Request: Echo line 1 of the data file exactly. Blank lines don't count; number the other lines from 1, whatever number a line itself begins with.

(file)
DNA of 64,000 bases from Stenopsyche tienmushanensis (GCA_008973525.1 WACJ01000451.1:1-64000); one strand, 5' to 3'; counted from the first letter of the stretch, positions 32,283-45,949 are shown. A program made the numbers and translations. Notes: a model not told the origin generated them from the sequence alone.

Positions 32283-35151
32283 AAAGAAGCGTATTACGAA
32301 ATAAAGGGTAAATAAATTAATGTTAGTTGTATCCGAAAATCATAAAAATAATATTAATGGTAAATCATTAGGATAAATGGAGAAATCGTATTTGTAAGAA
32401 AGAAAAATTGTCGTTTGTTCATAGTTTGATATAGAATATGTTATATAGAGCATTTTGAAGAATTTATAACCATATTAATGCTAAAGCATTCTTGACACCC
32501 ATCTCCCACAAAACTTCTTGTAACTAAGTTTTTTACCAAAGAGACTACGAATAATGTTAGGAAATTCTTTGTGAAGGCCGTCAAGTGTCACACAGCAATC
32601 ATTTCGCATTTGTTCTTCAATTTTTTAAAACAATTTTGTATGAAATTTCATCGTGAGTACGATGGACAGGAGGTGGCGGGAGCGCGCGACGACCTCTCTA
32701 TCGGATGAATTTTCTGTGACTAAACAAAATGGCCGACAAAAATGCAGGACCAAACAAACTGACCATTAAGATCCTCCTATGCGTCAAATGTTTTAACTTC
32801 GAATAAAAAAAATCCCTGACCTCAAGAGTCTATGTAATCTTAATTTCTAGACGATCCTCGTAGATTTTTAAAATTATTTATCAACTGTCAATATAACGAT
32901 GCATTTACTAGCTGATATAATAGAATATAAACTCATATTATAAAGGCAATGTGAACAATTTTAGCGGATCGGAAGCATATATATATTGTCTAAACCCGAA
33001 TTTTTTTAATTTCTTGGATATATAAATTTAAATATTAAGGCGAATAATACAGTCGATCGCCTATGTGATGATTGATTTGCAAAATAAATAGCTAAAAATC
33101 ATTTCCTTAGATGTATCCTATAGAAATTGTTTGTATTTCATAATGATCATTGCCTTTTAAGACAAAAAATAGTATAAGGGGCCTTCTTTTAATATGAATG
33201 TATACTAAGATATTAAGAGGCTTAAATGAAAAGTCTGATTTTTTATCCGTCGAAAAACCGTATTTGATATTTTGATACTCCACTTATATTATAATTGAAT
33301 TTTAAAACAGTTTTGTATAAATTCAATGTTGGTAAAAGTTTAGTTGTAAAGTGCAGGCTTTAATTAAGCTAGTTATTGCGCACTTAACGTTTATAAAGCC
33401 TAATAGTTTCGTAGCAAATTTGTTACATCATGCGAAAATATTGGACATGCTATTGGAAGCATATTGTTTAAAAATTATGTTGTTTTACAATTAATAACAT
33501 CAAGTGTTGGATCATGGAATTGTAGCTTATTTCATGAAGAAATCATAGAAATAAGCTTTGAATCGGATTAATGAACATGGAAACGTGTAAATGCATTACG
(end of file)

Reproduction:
DNA of 64,000 bases from Stenopsyche tienmushanensis (GCA_008973525.1 WACJ01000451.1:1-64000); one strand, 5' to 3'; counted from the first letter of the stretch, positions 32,283-45,949 are shown. A program made the numbers and translations. Notes: a model not told the origin generated them from the sequence alone.